The dynamic of the workplace is constantly shifting, and as society moves into what is referred to as the ‘digital age’, technology will continue to enhance the workplace and how employees do their job. This includes the rise of the remote worker – according to a Forbes article, there has been a 159% rise in remote working in the US since 2007. They also said that an estimated 50% of the UK workforce will work remotely by the year 2020.
It is developments in technology that have significantly eased communication methods; products such as Skype, Google Suite and Zoom allow conference calls and content to be shared freely between the workforce. It is the increased flexibility of work that makes this desirable to a lot of organisations and employees, as this can have a knock on effect on employee productivity and retention.
Recently, large organisations have had to adapt with the coronavirus (COVID-19) pandemic and its numerous impacts. Remote working has been encouraged in order to prevent the risk of the virus spreading further, pushing employees to embrace digital working. For certain industries, employees have been able to adapt and complete their day-to-day tasks from home. However, the challenge for companies is how to continue carrying out the critical mission of learning in a non-traditional workplace. In order to help organisational growth, it is vital to maintain user engagement and provide performance support in order to continue developing employees’ skills and knowledge, especially in a remote environment.
Due to recent circumstances, face-to-face training initiatives and classroom sessions are being cancelled. However, learning shouldn’t have to be disrupted and online learning platforms can provide on-demand performance support for employees, delivering both continual training for their personal development, as well as mandatory training.
Learners remain engaged
Firstly, remote learning has much more flexibility and accessibility compared to more traditional methods. Like remote working, digital learning modules can be completed across multiple devices, such as laptops and mobiles. So despite the fact that a large number of employees may be away from the office for a period of time, they will still be able to log on and complete their training. Having a training schedule offers greater flexibility also improves employee motivation and engagement, as they are free to complete it at a time most suitable for them.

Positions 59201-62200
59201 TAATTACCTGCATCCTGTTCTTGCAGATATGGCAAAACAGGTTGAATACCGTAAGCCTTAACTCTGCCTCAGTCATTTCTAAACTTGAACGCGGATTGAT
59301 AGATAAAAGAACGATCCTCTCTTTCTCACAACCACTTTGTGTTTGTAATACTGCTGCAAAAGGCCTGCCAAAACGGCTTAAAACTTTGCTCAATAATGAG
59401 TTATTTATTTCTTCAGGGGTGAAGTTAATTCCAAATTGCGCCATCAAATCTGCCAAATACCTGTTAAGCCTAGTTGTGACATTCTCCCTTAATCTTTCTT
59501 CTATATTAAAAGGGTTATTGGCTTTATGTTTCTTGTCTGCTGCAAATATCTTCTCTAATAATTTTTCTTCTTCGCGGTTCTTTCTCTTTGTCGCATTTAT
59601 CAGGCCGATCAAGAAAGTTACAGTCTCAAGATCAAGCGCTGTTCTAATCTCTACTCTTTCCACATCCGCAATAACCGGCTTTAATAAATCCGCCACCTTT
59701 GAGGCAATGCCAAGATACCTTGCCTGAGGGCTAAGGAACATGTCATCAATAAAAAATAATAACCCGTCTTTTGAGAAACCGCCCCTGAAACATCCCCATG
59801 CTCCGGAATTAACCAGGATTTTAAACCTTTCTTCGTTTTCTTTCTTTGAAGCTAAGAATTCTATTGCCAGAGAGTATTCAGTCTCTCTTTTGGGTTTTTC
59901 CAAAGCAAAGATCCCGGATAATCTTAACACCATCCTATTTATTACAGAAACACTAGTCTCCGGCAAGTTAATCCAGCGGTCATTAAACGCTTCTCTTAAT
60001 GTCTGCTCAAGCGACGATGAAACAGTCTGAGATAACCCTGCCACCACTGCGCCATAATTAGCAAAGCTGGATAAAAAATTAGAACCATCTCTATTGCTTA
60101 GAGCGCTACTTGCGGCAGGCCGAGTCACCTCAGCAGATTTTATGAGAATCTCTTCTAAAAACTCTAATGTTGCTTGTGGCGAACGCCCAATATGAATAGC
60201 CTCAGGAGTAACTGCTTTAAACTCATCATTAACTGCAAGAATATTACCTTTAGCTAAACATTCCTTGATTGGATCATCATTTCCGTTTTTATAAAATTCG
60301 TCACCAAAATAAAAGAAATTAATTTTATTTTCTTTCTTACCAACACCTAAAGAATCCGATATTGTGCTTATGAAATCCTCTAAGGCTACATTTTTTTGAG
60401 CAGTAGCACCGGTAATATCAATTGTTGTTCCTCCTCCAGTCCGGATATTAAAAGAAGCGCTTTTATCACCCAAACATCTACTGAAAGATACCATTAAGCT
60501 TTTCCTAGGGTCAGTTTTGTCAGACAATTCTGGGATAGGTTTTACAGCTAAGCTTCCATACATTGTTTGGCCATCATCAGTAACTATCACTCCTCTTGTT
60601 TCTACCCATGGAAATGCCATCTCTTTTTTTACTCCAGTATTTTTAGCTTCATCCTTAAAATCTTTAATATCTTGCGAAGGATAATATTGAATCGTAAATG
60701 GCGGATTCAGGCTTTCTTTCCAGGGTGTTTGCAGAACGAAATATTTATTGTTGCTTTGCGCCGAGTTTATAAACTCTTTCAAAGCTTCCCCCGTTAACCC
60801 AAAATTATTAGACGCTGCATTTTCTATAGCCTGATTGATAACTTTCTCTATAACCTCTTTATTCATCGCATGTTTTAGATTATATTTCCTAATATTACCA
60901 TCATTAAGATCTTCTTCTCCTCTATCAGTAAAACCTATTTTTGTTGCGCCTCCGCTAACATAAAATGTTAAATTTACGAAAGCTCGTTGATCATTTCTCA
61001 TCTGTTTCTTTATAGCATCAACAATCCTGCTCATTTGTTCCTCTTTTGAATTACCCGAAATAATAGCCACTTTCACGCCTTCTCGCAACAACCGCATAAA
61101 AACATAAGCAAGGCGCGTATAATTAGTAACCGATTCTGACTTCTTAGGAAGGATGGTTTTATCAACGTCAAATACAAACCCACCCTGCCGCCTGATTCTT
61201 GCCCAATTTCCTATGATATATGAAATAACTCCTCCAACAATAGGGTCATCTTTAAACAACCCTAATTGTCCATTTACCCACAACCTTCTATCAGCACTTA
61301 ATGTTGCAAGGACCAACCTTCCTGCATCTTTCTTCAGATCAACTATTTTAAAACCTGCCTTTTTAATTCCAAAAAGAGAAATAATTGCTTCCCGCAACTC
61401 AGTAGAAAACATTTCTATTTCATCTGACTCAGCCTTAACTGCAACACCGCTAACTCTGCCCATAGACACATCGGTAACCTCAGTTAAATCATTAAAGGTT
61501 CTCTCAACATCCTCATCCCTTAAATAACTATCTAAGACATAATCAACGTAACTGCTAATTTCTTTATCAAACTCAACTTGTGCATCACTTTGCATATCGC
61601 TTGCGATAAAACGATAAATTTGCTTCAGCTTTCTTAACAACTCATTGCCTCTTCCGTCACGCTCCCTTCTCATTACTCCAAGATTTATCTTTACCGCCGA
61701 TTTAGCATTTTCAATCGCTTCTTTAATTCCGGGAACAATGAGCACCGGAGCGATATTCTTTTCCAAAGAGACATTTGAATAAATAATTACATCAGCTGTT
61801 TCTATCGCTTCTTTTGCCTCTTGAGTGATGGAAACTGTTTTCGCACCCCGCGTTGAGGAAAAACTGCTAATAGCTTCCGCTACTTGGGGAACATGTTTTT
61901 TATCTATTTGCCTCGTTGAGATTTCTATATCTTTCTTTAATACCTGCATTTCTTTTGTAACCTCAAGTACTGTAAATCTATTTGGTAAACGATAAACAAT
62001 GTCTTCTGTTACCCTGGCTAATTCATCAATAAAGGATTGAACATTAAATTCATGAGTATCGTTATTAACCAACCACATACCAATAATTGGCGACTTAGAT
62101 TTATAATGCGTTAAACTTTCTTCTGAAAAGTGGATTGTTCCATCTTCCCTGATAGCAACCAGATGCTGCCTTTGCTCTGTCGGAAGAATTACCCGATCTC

Disseminating information to employees via bite-sized chunks is more easily retained, as opposed to one-off training sessions where the value of learning diminishes over time. Remote training provides a constant touch-point to employees to encourage them to continue their learning. For example, Wranx uses daily drills made up of approximately 12 questions where content, over time, adapts to individual users and their learning needs. If learning materials have a higher relevance to the learner, this will also increase engagement!
On-demand performance support
Remote learning is another way to provide on-demand performance support, which is essential when employees are working without access to a physical support system. Many employees may turn to their teammates or managers for help, so having a digital back-up is essential. Many platforms have the capabilities to host and store additional learning resources in a variety of formats that employees can access whenever. This encourages self-directed learning and closes any existing knowledge gaps.
Technology also allows leaders and coaches to be visible and responsive to remote staff – online tools with live chat capabilities are widely available and can effectively support real-time guidance to remote workers.
Alongside classic training modules, assessments can also be completed on digital learning platforms. Wranx uses Certainty Based Marking assessments, which require learners to rate the certainty of their answer. Partnering this with daily learning ensures that your employees effectively understand the use of your organisation’s product, technology or safety procedures. Managers can remotely monitor employee progression through in-depth performance analytics, which is common on most digital learning platforms. This enables managers to identify ‘confidently incompetent’ employees who need futher support in their learning journey, and helps them to understand who is successfully applying their knowledge when they work remotely.
Remote learning provides numerous organisational and end-user benefits, just like remote working. It is also important in terms of cost and time benefits. It has been found that organisations worldwide spend more than $350 billion on corporate training and education each year, but only 8% of CEOs saw a business impact from L&D. This factor is particularly important in times of uncertainty, as organisations will be wanting to adopt the approach that will benefit their organisation in the long term.
For remote learning to be truly effective, it needs to move away from the one-fits-all approach, which classroom and face-to-face training usually relies on. It is the accessibility, flexibility and personalisation to each learner that ultimately improves team performance and increases knowledge retention.